DOVER — As all Delaware adults became eligible for COVID-19 booster doses Friday, the Kent County Coalition for vaccine equity is still looking to bring the vaccine to as many people as possible, whether it’s a first dose, second dose or booster shot.
The coalition has administered more than 10,000 COVID-19 vaccine doses since it was formed in March of this year. It has done 154 booster shots so far this month along with four first doses and seven second doses, as of Wednesday, according to one of its leaders, Rev. Rita Paige. It is also planning on hosting an upcoming vaccine clinic for the newly eligible 5-11-year-old age group on a date to be determined.
In an effort to discuss the messaging around the vaccine, Rev. Paige hosted Dr. Priscilla Mpasi, a pediatrician at the Children’s Hospital of Philadelphia, at the coalition’s monthly meeting this week.
Dr. Mpasi, who is also a child and minority health advocate, said it is important to meet those who are vaccine-hesitant where they are — both physically and mentally.
“It’s not as simple as saying, ‘Get the vaccine because I said so,’” Dr. Mpasi said. “You have to engage, you have to educate and you have to empower.”
Dr. Mpasi said she uses the analogy of driving a car with her patients, where there’s so many safety measures that just become second nature.
“I put on my seat belt because that is my first layer of protection,” Dr. Mpasi said. “Then there is an airbag in your steering wheel which is your second layer of protection. So the vaccine is your seat belt and the mask is your air bag. You could be the best driver, you look both ways, you stop at lights and stop signs, but we do not know what’s going to happen to you so you put all those safety measures in place so if unfortunately you do get hit you will be protected and have less injuries because of your seat belt and air bag.”
“That’s like the vaccine,” she added. “You’ll interact with people and if you do interact with someone who has COVID-19 the vaccine can decrease the likelihood of transmission and if you do get infected with COVID-19 the immune protection will decrease your symptoms and keep you out of the hospital.”
The coalition has two more vaccine clinics planed for November — at Transformation AME Zion in Dover on Monday (3-5 p.m.) and Mt. Enon Baptist Church in Milford on Saturday, Nov. 27 (1:30-4 p.m.). Focus Pharmacy will be administering the doses at both events which will have boosters, first doses, second doses and flu shots available.
The Delaware Division of Public Health on Friday encouraged all fully vaccinated Delawareans 18 and older to receive a booster dose of Pfizer, Moderna or Johnson & Johnson COVID-19 vaccines. This came after news from the U.S. Food and Drug Administration and the Centers for Disease Control and Prevention’s (CDC) advisory committee expanded booster dose eligibility to all adults 18 and older, who were originally fully vaccinated with either the Pfizer or Moderna COVID-19 vaccines at least six months prior.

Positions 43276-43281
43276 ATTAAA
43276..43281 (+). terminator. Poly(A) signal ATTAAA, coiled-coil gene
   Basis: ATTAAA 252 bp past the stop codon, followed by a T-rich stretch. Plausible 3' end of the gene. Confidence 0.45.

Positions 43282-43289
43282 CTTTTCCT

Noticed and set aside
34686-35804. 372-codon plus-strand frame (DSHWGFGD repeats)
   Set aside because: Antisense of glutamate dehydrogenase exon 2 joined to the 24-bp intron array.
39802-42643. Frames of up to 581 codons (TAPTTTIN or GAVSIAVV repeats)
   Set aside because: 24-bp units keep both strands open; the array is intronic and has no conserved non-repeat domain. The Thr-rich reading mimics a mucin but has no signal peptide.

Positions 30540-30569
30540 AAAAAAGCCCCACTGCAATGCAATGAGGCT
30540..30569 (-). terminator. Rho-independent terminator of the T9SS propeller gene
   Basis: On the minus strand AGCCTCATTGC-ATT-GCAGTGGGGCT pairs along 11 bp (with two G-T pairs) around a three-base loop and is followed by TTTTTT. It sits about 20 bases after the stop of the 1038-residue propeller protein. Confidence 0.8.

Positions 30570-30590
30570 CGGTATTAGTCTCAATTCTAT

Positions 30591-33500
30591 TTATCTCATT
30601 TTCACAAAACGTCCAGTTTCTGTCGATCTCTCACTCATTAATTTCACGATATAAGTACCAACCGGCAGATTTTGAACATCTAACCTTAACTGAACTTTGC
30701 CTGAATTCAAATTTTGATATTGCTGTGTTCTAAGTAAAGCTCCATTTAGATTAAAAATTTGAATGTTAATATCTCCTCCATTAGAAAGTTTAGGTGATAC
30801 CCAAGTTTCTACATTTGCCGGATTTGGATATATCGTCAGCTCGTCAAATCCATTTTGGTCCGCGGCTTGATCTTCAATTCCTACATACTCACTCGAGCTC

Originally, booster eligibility for Pfizer and Moderna was limited to those 65 and older, those who live in long-term care settings, those who have underlying medical conditions and those who work or live in high-risk settings.
Booster doses were already approved for anyone who initially received J&J, two months after their original vaccine.
Boosters became recommended by CDC and FDA after some evidence of waning immunity over time, especially as the delta variant surged this summer. The doses are designed to increase protection from COVID-19 in those who originally mounted a good immune response from vaccination to begin with.
DPH director Dr. Karly Rattay said in a statement evidence from clinical studies showed boosters do not merely top off immunity, but elevate protection well beyond peak levels from the primary series. Some experts say the elevated levels of protection can be as high as 95%. The same study showed an 85% reduction in hospitalization, 76% reduction in severe disease, and 94% reduction in deaths in those who received a booster dose.
“We applaud the latest federal action to make all adults eligible for a booster vaccine,” Dr. Rattay said. “COVID-19 cases are again rising and having this tool in our arsenal can help us in holding off another winter surge that could come with people gathering inside more often as the weather turns colder.”
Dr. Rattay added the most effective step continues to be for more people to get their first and second doses of the vaccine — according to the state’s most recent data, 82% of last week’s COVID-19 hospitalizations were not fully vaccinated while 74% of new positive cases for the same week were also not fully vaccinated.